In Ptolemaic Egypt, the Egyptian tradition merged with Greek astronomy and Babylonian astronomy, with the city of Alexandria in Lower Egypt becoming the centre of scientific activity across the Hellenistic world. Roman Egypt produced the greatest astronomer of the era, Ptolemy (90-168 CE). His works on astronomy, including the Almagest, became the most influential books in the history of Western astronomy. Following the Muslim conquest of Egypt, the region came to be dominated by Arabic culture and Islamic astronomy.
The astronomer Ibn Yunus (c. 950-1009) observed the sun's position for many years using a large astrolabe, and his observations on eclipses were still used centuries later. In 1006, Ali ibn Ridwan observed the SN 1006, a supernova regarded as the brightest steller event in recorded history, and left the most detailed description of it. In the 14th century, Najm al-Din al-Misri wrote a treatise describing over 100 different types of scientific and astronomical instruments, many of which he invented himself.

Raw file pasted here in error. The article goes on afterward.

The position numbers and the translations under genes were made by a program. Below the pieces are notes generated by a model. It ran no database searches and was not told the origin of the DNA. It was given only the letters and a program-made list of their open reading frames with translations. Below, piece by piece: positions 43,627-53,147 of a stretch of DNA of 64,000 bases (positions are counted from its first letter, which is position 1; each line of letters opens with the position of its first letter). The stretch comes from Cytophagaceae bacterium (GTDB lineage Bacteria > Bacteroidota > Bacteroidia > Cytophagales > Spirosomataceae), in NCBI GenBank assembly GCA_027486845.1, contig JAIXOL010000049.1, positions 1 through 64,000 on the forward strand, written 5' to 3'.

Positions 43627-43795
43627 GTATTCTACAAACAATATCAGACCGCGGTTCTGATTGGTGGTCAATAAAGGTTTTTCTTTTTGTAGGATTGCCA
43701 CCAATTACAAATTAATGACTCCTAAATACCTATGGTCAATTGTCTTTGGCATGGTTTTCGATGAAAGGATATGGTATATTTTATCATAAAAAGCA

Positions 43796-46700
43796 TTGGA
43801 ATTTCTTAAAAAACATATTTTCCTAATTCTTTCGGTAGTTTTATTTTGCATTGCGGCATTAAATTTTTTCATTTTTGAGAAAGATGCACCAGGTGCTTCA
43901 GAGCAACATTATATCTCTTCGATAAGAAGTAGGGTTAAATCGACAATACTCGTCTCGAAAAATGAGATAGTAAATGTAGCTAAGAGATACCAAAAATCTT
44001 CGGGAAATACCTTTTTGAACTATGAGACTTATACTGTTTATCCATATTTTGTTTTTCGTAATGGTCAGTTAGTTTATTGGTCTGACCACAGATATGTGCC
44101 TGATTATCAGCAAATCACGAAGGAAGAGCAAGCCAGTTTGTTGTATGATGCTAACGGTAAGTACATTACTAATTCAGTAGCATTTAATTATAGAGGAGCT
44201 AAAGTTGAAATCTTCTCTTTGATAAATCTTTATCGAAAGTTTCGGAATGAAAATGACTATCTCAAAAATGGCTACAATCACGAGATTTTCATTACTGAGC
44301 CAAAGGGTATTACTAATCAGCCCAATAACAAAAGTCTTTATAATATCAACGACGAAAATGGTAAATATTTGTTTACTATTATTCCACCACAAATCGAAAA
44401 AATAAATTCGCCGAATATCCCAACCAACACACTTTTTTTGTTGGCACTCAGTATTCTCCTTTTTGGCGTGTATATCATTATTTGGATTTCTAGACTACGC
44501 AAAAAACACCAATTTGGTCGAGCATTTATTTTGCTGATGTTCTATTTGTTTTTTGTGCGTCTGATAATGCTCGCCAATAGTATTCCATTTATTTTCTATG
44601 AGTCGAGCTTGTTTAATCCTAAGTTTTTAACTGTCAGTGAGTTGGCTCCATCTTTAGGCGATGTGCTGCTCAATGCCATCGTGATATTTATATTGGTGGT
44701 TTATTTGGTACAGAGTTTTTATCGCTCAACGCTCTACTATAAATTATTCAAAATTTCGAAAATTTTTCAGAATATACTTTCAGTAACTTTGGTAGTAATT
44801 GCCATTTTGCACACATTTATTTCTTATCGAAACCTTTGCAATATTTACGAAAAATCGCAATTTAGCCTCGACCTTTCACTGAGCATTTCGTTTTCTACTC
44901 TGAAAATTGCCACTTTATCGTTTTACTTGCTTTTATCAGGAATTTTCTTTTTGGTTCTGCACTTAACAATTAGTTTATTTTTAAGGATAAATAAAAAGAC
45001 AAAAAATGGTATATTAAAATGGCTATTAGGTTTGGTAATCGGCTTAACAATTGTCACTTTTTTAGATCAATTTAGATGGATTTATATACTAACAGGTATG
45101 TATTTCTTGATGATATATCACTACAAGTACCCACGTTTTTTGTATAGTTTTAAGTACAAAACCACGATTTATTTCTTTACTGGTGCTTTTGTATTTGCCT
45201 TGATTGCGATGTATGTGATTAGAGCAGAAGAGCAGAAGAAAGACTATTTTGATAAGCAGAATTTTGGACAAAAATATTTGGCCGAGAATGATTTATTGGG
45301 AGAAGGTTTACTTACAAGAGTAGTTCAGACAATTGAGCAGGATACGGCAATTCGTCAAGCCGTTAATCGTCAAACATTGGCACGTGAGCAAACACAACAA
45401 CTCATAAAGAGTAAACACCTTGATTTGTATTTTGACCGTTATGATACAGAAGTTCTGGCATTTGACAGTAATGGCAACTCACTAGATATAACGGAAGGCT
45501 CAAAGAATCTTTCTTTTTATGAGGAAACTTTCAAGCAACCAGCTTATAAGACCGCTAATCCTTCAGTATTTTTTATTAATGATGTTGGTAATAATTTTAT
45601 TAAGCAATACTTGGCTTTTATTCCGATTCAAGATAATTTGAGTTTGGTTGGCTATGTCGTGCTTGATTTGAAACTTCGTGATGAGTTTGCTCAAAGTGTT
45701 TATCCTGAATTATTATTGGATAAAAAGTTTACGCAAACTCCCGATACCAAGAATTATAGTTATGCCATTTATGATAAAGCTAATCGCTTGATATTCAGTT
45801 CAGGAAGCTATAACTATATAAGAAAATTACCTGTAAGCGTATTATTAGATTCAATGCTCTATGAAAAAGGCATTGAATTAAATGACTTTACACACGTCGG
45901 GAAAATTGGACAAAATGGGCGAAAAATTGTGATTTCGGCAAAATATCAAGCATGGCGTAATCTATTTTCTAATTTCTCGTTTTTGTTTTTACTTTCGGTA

In the 20th century, Farouk El-Baz from Egypt worked for NASA and was involved in the first Moon landings with the Apollo program, where he assisted in the planning of scientific explorations of the Moon.
Egyptian astronomy begins in prehistoric times. The presence of stone circles at Nabta Playa dating from the 5th millennium BCE show the importance of astronomy to the religious life of ancient Egypt even in the prehistoric period. The annual flooding of the Nile meant that the heliacal risings, or first visible appearances of stars at dawn, was of special interest in determining when this might occur, and it is no surprise that the 365 day period of the Egyptian calendar was already in use at the beginning of Egyptian history. The constellation system used among the Egyptians also appears to have been essentially of native origin.
The precise orientation of the Egyptian pyramids affords a lasting demonstration of the high degree of technical skill in watching the heavens attained in the 3rd millennium BCE. It has been shown the Pyramids were aligned towards the pole star, which, because of the precession of the equinoxes, was at that time Thuban, a faint star in the constellation of Draco. Evaluation of the site of the temple of Amun-Re at Karnak, taking into account the change over time of the obliquity of the ecliptic, has shown that the Great Temple was aligned on the rising of the midwinter sun. The length of the corridor down which sunlight would travel would have limited illumination at other times of the year.